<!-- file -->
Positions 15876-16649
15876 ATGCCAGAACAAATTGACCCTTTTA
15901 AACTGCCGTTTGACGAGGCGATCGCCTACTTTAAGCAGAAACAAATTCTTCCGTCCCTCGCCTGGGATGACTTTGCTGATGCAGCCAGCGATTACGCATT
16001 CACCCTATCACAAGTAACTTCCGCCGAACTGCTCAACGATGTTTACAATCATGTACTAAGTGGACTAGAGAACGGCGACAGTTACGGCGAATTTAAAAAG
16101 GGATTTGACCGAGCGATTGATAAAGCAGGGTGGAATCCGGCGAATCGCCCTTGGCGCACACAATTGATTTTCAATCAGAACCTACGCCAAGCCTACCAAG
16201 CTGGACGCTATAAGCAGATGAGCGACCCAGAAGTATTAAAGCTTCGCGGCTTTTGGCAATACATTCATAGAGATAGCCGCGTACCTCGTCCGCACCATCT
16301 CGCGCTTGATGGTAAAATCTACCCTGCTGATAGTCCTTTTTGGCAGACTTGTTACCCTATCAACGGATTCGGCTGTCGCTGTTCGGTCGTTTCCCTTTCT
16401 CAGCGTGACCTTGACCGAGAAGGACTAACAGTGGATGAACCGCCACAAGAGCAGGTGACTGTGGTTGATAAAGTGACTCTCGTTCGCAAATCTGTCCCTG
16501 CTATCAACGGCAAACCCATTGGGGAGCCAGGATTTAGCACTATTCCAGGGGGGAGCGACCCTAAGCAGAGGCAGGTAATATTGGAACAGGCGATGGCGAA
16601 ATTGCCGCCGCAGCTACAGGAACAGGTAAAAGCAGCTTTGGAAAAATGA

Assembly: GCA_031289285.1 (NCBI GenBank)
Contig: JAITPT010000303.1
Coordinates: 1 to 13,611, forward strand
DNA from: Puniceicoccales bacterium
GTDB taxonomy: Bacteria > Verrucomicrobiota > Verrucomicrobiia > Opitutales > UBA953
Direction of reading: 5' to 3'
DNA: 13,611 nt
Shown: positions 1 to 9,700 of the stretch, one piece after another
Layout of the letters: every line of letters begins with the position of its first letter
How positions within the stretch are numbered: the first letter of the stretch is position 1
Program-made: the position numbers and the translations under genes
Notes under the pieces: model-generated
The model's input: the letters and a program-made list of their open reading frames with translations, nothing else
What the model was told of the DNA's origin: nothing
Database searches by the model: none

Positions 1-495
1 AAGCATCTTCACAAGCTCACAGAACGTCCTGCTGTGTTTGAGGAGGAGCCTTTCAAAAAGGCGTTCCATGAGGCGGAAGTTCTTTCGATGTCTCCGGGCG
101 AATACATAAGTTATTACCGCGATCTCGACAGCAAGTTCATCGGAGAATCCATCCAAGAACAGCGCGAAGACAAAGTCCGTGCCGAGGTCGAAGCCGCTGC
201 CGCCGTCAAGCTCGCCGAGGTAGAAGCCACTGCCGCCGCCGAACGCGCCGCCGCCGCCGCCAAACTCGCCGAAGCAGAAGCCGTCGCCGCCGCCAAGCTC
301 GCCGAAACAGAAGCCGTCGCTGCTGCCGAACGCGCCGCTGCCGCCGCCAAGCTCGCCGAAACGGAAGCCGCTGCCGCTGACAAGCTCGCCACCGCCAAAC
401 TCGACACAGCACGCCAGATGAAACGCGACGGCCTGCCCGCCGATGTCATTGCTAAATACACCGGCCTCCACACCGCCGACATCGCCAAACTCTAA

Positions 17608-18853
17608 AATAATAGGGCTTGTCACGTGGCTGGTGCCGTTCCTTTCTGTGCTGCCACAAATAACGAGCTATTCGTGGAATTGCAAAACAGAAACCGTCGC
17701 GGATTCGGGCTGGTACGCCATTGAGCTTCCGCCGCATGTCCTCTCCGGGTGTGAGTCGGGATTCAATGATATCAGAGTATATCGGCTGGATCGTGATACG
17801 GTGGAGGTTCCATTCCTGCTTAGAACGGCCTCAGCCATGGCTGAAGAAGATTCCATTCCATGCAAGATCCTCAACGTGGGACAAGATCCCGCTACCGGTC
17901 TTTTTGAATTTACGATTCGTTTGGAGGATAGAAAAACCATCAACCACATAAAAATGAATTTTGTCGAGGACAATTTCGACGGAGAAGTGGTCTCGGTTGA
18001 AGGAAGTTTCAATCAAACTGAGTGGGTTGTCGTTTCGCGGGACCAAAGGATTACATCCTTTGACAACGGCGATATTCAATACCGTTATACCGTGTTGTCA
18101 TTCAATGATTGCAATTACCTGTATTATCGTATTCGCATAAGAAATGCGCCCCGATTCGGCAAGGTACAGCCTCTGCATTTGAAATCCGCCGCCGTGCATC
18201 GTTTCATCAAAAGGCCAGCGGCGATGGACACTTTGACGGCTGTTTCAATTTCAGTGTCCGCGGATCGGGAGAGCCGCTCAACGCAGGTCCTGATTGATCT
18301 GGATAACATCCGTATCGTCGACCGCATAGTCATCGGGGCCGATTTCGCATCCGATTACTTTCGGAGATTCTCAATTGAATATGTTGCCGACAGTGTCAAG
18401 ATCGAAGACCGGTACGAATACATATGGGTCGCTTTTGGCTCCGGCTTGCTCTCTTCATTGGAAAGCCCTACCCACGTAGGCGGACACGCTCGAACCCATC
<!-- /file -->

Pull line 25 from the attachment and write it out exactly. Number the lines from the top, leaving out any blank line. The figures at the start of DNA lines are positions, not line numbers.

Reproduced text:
Database searches by the model: none